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Social Security Numbers

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BUSINESS
September 5, 2013 | By David Lazarus
My recent column about cable, satellite and phone companies demanding people's Social Security numbers as a condition for service got Jeffrey thinking. He wants to know: When did our Social Security numbers become our personal identification numbers? They weren't intended to serve this function. In fact, people's Social Security cards carried a warning for decades that they shouldn't be used for ID purposes. ASK LAZ: Smart answers to consumer questions But every time there's been talk of creating a national ID card, Americans have shot it down, worried about too much personal information being concentrated in one place.
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BUSINESS
January 23, 2014 | By Tiffany Hsu
Neiman Marcus Group said data from more than a million of its customers' payment cards may have been nabbed by hackers who breached the upscale retailer's system last year. The company said malicious software was surreptitiously installed to collect, or “scrape,” payment card information from July 16 to Oct. 30, leaving 1.1 million cards “potentially visible” to hackers. Though the investigation is ongoing, Neiman Marcus said it has been informed by Visa, MasterCard and Discover that 2,400 cards have since been used fraudulently.
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NATIONAL
September 28, 2012 | By David Zucchino
The Social Security numbers of Army recipients of the Medal of Honor and Distinguished Service Cross were inadvertently posted online by a Pentagon contractor and were available to the public until they were discovered by a Vietnam veteran who researches military medal awards. The Social Security numbers of 31 winners of the military's top two awards for valor in combat were posted by a contractor conducting medals research for the Pentagon. The information was removed Friday after the Pentagon learned of the breach through the efforts of Doug Sterner of Alexandria, Va., a Bronze Star winner who has spent 14 years researching medals.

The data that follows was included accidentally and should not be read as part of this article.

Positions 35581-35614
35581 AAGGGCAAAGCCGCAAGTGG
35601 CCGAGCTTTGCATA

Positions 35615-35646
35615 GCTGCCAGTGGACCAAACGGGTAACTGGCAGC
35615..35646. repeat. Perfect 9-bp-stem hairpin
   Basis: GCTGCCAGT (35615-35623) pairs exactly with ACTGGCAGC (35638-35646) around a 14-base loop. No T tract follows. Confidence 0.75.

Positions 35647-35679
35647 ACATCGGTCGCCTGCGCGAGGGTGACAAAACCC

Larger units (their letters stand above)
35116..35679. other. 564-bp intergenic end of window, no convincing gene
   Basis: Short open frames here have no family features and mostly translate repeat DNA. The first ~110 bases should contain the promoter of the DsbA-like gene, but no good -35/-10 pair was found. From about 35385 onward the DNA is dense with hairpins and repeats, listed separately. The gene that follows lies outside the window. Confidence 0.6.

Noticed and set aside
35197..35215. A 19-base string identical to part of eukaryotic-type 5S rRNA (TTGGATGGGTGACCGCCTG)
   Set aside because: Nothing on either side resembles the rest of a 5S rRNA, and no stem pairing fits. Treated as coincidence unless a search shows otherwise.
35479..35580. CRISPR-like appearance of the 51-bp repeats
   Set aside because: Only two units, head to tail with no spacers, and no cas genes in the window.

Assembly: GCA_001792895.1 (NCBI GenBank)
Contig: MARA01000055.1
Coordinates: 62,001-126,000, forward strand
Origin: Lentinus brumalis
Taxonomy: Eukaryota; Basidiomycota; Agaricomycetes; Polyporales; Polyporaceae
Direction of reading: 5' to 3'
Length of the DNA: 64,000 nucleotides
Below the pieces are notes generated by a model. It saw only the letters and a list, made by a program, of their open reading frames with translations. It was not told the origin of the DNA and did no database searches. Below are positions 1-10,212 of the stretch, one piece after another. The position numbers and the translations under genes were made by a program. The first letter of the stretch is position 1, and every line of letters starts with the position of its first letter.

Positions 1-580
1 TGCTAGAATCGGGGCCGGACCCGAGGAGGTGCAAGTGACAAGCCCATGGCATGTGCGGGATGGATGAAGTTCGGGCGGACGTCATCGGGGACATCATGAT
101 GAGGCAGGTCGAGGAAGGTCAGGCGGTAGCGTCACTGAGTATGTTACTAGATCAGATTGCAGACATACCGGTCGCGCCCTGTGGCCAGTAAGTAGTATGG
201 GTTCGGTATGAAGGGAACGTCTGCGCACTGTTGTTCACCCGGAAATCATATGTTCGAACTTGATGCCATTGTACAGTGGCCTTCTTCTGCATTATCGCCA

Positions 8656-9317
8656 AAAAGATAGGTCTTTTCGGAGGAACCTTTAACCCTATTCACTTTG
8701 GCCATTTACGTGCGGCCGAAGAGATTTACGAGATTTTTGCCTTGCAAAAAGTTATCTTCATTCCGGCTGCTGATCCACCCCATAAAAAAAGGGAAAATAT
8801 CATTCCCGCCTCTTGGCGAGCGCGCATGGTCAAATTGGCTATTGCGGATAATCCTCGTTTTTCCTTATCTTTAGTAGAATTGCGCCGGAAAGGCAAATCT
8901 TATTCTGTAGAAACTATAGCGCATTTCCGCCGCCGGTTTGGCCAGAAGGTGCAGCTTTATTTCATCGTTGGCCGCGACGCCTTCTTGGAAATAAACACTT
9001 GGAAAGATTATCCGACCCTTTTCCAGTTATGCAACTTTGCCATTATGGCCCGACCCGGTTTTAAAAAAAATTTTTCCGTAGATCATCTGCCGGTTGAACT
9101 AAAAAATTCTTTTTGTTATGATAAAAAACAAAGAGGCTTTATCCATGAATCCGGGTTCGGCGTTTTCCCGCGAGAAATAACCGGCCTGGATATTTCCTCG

BUSINESS
January 16, 2014 | By Tiffany Hsu
Neiman Marcus Group offered more details Thursday about the data breach it disclosed late last week, saying that although credit and debit card information was stolen, customers' social security numbers and birth dates were not. And because the company doesn't use PIN pads in its stores, the identifying numbers that are usually punched into the machines appear to be safe, Neiman Marcus said. And, as of Wednesday, the company said accounts linked to its Neiman Marcus card aren't showing signs of fraudulent activity.
BUSINESS
January 16, 2014 | By Tiffany Hsu
Neiman Marcus Group offered more details Thursday about the data breach it disclosed late last week, saying that although credit and debit card information was stolen, customers' social security numbers and birth dates were not. And because the company doesn't use PIN pads in its stores, the identifying numbers that are usually punched into the machines appear to be safe, Neiman Marcus said. And, as of Wednesday, the company said accounts linked to its Neiman Marcus card aren't showing signs of fraudulent activity.
BUSINESS
November 21, 1987 | DEBRA WHITEFIELD
QUESTION: You said in a recent column that the IRS now requires children to have a Social Security number. Do I have to go to a Social Security office to get one for my 6-year-old? Or is there any easier way?--H. U. ANSWER: You can do it by mail if you prefer. Pick up an application--Form SS-5--from your local Social Security office or have them send you one.
CALIFORNIA | LOCAL
April 17, 2007 | From Times Staff Reports